Brain death factsheet


Death is when the functions of the body that keep you alive, like your brain and heart, permanently stop working.

There are two types of death in medicine.

  1. Circulatory death

Circulatory death is when a person's heart and breathing permanently stop. The person will not move, and their skin will be cold. This is the most common way people die.

  1. Brain death

Brain death is when the brain and brainstem stop working completely. 

How brain death happens

The brain needs a constant supply of oxygen-rich blood to keep the body running. 

The brain starts to swell when it experiences things like:

  • serious injury to the head
  • bleeding into the brain
  • infection
  • time without oxygen or blood flow.

The skull protects the brain and prevents swelling. If pressure builds up in the skull, it can compress the blood vessels that supply oxygen to the brain and stop blood from flowing.

As pressure builds up, the brain will start to swell downwards where there is an opening in the bone. 

The swelling can injure the brainstem and stop it from working. The brainstem is the part of the brain that connects to the spinal cord and controls all the important functions like breathing and heart rate.

Unlike other cells in the body, the brain cannot regrow itself after damage. When the brain and brainstem are damaged and stop working, they will not be able to start working again.

Brain death is not the same as brain damage, injury, or coma. It is a permanent condition where a person has died. 

Signs and Symptoms

Brain death looks different to circulatory death. A person may still look like they are alive because of the support machines that keep the heart and lungs functioning without the brain's help.

Signs of brain death include:

  • pupils in the eyes that do not change depending on the light
  • eyes that do not blink when the surface of the eye is touched
  • eyes that do not move when the head is moved
  • no gagging reflex when the back of the throat is touched
  • no breathing when the support machine is switched off
  • no brain activity can be seen on an electroencephalogram test.


Two different doctors will perform specific tests separately to make sure brain death is diagnosed correctly.

To diagnose brain death, they will need to confirm that: 

  • there is enough evidence to confirm a brain injury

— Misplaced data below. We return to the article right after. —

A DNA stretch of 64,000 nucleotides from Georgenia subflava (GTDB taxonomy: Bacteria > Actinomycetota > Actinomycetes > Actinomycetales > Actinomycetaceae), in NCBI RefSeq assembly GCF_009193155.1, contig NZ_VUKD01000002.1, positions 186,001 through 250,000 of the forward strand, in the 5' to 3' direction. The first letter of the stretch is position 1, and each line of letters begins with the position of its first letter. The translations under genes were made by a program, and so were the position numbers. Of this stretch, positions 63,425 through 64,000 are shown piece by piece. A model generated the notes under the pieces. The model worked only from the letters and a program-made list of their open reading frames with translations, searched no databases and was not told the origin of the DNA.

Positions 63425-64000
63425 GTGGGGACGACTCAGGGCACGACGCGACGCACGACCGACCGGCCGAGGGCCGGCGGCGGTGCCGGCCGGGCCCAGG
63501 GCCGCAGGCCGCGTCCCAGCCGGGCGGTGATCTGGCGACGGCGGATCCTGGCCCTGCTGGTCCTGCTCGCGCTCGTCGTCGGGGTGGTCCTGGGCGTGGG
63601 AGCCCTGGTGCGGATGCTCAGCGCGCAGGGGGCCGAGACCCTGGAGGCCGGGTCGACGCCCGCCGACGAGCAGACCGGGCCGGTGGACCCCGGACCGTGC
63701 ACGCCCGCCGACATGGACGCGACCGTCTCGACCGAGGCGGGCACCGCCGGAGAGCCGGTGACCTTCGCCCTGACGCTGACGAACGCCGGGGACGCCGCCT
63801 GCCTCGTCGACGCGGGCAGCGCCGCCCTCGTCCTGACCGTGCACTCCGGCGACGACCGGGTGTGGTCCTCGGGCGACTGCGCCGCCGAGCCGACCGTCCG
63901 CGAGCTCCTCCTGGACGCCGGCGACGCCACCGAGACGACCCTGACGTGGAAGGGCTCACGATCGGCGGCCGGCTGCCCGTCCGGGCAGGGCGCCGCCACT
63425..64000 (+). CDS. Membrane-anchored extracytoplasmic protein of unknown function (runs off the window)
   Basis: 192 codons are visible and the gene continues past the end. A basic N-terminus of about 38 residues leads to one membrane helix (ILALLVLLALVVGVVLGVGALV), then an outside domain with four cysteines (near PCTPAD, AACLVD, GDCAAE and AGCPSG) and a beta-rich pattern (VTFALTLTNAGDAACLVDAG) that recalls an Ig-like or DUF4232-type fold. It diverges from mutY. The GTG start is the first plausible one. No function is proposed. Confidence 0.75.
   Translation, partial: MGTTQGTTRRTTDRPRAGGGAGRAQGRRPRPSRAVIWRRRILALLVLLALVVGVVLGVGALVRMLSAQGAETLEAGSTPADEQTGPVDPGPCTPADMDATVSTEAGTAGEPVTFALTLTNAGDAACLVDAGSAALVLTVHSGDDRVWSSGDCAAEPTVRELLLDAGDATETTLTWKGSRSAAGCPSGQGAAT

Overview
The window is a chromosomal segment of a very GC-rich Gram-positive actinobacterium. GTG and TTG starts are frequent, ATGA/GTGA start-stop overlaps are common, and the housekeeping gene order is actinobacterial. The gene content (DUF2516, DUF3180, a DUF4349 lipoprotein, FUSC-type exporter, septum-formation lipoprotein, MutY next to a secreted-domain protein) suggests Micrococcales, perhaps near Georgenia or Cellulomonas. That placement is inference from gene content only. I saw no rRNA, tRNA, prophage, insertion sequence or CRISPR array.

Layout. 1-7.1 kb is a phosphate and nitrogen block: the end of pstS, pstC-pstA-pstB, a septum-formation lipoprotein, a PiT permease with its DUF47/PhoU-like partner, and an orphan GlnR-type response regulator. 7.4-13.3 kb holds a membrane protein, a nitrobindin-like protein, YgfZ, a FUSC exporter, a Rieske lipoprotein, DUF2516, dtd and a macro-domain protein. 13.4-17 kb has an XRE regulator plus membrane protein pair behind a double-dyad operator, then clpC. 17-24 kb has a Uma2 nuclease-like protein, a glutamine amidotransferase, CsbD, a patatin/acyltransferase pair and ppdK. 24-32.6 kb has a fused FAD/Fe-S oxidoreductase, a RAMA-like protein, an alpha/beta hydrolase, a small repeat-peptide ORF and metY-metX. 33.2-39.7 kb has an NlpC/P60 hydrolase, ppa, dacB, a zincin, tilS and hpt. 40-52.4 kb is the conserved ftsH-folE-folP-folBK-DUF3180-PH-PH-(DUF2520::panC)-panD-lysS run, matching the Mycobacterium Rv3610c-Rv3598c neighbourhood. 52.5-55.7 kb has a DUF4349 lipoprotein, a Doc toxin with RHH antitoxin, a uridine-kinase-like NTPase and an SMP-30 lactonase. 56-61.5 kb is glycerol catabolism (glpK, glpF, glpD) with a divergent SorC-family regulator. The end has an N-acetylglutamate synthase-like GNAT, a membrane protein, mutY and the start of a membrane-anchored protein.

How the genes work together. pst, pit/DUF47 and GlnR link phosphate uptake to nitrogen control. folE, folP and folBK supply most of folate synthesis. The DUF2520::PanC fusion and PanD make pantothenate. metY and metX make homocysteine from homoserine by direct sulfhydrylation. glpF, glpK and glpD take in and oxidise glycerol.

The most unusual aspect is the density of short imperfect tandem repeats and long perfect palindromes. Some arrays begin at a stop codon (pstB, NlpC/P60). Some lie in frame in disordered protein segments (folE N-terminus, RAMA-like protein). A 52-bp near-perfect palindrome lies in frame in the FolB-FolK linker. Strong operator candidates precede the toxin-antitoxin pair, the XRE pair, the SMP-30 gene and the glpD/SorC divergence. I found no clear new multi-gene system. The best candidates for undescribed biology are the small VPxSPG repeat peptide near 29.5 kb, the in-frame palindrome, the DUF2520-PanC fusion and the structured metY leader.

• the condition is not caused by sedative medicine
  • there is no other reversible cause of their brain condition.

Doctors perform different reflex tests to check the nerves in the brainstem. If there is no response, it means that the person has experienced brain death. 

If reflex tests can't be done, scans will be done to check for blood flow to the brain.


Every possible effort is made to save lives, but there is no treatment available for brain death. 

Before brain death can be confirmed, a machine known as a ventilator is used to pump oxygen into the lungs and prevent further damage. 

Ventilators can be confusing to see, as the chest rises and falls as it does during normal breathing. It is important to note that even if a child remains on the ventilator, they will not recover from brain death.

Once the ventilator is removed, the breathing and heartbeat will stop. 


Caring for a child after brain death

Once brain death is confirmed, your child will stay connected to the ventilator while appropriate members of the medical team speak to you about the next steps.

This includes decisions like:

  • whether or not to donate your child’s organs and tissues
  • any end-of-life wishes, like religious rites
  • when the ventilator will be removed and who will be there.

Your child will have the best care, dignity, and respect at the end of their life, no matter what decisions are made, how the brain death happened or who is there.

Last updated Tuesday 19th March 2024


This factsheet is provided for general information only. It does not constitute health advice and should not be used to diagnose or treat any health condition.

Please consult with your doctor or other health professional to make sure this information is right for you and/or your child.

The Sydney Children’s Hospitals Network does not accept responsibility for inaccuracies or omissions, the interpretation of the information, or for success or appropriateness of any treatment described in the factsheet.

© Sydney Children’s Hospitals Network 2024